Mr. Heseltine : As my hon. Friend knows, we have taken the existing budgets of local authorities and, on the assumption that we have moved through the transitional period, we have extrapolated what the equivalent figures would be under the council tax based on the best information available to us. We cannot look forward to budgets in two years' time which local authorities have not yet prepared and extrapolate on the basis of such hypotheses. That is not possible. The fact that one cannot do that shows why the Labour party attempted to follow the same methodology as we followed, although it left out a significant number of the costs involved.
Mr. James Wallace (Orkney and Shetland) : Will the right hon. Gentleman clarify the position of students? His Department's press release states :
"Students, student nurses, apprentices and those on YT schemes will also be eligible for discounts. Student halls of residence and other dwellings where all the adult residents are students will be exempt from council tax."
Will some students be exempt and will others be eligible only for discounts and therefore have to pay a proportion of the bill? How does the right hon. Gentleman justify that disparity?
Mr. Heseltine : The hon. Gentleman is broadly right. On the last part of his question, he must take into account that, in the normal course of events, student nurses would be eligible for rebates whereas students would not. When the hon. Gentleman looks at the detailed drafting of the Bill, he will find that the Government's broad intentions have been carried out.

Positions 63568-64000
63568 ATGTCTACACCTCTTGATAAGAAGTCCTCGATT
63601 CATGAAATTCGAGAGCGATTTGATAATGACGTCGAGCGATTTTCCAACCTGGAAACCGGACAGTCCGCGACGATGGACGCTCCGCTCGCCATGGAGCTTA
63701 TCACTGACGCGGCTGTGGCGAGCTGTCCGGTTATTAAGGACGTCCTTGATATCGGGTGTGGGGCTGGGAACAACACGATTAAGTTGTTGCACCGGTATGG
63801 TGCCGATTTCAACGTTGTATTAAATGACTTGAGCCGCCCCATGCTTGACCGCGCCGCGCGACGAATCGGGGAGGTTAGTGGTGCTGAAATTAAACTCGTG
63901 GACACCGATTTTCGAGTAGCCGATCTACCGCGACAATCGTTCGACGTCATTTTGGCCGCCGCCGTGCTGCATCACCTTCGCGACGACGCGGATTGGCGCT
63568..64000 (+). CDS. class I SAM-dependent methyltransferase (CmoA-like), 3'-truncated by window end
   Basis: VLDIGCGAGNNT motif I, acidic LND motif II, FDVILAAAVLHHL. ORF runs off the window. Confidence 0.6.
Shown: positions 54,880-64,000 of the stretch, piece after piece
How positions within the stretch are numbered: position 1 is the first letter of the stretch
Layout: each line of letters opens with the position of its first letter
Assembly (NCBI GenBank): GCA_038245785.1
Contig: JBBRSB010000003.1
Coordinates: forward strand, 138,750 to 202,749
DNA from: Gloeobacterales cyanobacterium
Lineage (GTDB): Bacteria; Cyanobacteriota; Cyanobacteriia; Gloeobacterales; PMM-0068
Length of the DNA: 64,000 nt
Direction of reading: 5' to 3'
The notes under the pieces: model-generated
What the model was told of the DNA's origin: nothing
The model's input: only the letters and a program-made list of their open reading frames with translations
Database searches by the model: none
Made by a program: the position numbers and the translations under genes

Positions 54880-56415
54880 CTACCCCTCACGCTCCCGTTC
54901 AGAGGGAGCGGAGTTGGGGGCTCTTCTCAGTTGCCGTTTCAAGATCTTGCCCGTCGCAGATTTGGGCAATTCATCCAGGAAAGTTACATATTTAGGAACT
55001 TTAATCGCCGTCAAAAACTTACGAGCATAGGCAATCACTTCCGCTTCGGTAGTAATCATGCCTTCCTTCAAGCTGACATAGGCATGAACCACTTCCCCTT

Mr. Jacques Arnold (Gravesham) : Will my right hon. Friend give way?
Mr. Heseltine : If my hon. Friend will forgive me, I shall not give way.
Clause 13 provides for reductions in council tax and will enable a scheme of transitional help during the change to the new tax. Clause 15 provides for valuation tribunals to hear appeals in connection with the council tax. These tribunals will adjudicate on issues of property banding and liability for the tax.
Chapter II of part I concerns valuation lists. Such lists, which will show property details only, will be compiled for each authority. The allocation of properties to bands is now being carried out under the auspices of the Inland Revenue Valuation Office.
Clause 24 provides for the alteration of lists. We intend to provide that a dwelling may be rebanded upwards only when it changes hands and then only if a material increase in its value results from work done to the house. However, we shall provide that a property may be rebanded at any time if there has been a material reduction in its value, whether caused by partial demolition, a change in the nature of the locality or adaptation of the dwelling to make it suitable for a disabled person. There is provision for appeals on these matters. Chapter III of part I is technical and deals with the setting of the council tax each year from April 1993. Chapter IV of part I deals with the issue of precepts by major precepting authorities such as county councils and local precepting authorities such as parishes.